United States District Court, W.D. Pennsylvania
BARBARA R. BOERGER, Plaintiff,
NANCY A. BERRYHILL, Acting Commissioner of Social Security,  Defendant.
OPINION AND ORDER OF COURT
Donetta W. Ambrose U.S. Senior District Judge.
before the Court are Cross-Motions for Summary Judgment. [ECF
Nos. 10 and 14]. Both parties have filed Briefs in Support of
their Motions. [ECF Nos. 11 and 15]. After careful
consideration of the submissions of the parties, and based on
my Opinion set forth below, Defendant's Motion [ECF No.
14] is denied and Plaintiff's Motion [ECF No. 10] is
has brought this action for review of the final decision of
the Commissioner of Social Security
(“Commissioner”) denying her application for
Supplemental Security Income (“SSI”) under Title
XVI of the Social Security Act (the “Act”).
Plaintiff applied for SSI on or about July 2, 2013. [ECF No.
8-4, at 77]. In her application, she alleged that she was
disabled due to depression, headaches, and hydrocephalus, and
that she had been unable to work since April 1, 2010.
Id. at 66. Administrative Law Judge
(“ALJ”) Alma de Leon held a hearing on October
14, 2014, at which Plaintiff was represented by Barbara S.
Manna, a non-attorney representative. [ECF No. 8-3, at
38-65]. Plaintiff appeared at the hearing and testified on
her own behalf. Id. A vocational expert also was
present at the hearing and testified. Id. at 61-65.
In a decision dated October 28, 2014, the ALJ found that jobs
existed in significant numbers in the national economy that
Plaintiff could perform and, therefore, that Plaintiff was
not disabled under the Act. ECF No. 8-2, at 23-32. On, June
8, 2016, the Appeals Council denied Plaintiff's request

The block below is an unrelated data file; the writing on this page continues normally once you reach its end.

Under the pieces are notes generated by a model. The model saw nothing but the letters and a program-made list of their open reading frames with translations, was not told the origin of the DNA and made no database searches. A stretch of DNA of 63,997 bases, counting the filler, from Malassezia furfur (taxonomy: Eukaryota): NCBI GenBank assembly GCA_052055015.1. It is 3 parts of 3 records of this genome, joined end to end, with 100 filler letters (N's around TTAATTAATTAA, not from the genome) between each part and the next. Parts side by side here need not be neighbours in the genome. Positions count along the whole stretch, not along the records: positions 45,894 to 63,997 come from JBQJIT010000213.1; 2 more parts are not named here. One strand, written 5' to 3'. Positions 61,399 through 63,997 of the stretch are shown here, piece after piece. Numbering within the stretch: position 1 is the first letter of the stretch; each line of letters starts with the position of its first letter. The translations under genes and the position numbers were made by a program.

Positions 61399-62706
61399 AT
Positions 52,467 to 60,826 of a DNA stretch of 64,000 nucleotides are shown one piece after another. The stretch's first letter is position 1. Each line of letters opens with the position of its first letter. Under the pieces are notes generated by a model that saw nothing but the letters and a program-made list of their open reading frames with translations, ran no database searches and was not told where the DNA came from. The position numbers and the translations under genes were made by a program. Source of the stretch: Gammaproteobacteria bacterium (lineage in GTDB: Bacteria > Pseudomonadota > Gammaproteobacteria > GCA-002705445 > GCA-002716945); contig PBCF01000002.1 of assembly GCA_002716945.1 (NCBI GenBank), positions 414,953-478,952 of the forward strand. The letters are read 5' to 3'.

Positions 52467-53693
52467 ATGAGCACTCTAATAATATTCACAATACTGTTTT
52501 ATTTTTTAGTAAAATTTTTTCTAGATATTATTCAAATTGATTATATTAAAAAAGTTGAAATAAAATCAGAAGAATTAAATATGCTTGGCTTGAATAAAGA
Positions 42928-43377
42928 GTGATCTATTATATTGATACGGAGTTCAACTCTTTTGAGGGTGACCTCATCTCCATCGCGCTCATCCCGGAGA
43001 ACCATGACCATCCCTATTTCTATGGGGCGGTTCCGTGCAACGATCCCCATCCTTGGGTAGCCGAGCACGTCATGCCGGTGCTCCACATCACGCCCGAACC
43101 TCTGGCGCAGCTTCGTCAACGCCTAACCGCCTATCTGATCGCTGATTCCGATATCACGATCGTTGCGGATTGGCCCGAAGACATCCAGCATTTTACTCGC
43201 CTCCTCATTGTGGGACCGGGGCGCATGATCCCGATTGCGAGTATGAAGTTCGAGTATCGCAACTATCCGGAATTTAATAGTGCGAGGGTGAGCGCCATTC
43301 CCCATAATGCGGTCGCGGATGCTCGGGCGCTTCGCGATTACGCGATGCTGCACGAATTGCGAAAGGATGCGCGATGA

for review. Id. at 1-5. Having exhausted all of her
administrative remedies, Plaintiff filed this action.
parties have filed Cross-Motions for Summary Judgment. [ECF
Nos. 10 and 14]. The issues are now ripe for my review.
STANDARD OF REVIEW
standard of review in social security cases is whether
substantial evidence exists in the record to support the
Commissioner's decision. Allen v. Bowen, 881
F.2d 37, 39 (3d Cir. 1989). Substantial evidence has been
defined as “more than a mere scintilla. It means such
relevant evidence as a reasonable mind might accept as
adequate.” Ventura v. Shalala, 55 F.3d 900,
901 (3d Cir. 1995) (quoting Richardson v. Perales,
402 U.S. 389, 401 (1971)). Determining whether substantial
evidence exists is “not merely a quantitative
exercise.” Gilliland v. Heckler, 786 F.2d 178,
183 (3d Cir. 1986) (citing Kent v. Schweiker, 710
F.2d 110, 114 (3d Cir. 1983)). “A single piece of
evidence will not satisfy the substantiality test if the
secretary ignores, or fails to resolve, a conflict created by
countervailing evidence. Nor is evidence substantial if it is
overwhelmed by other evidence - particularly certain types of
evidence (e.g., that offered by treating physicians).”
Id. The Commissioner's findings of fact, if
supported by substantial evidence, are conclusive. 42 U.S.C.
§ 405(g); Dobrowolsky v. Califano, 606 F.2d
403, 406 (3d Cir. 1979). A district court cannot conduct a
de novo review of the Commissioner's decision or
re-weigh the evidence of record. Palmer v. Apfel,
995 F.Supp. 549, 552 (E.D. Pa. 1998). Where the ALJ's
findings of fact are supported by substantial evidence, a
court is bound by those findings, even if the court would
have decided the factual inquiry differently. Hartranft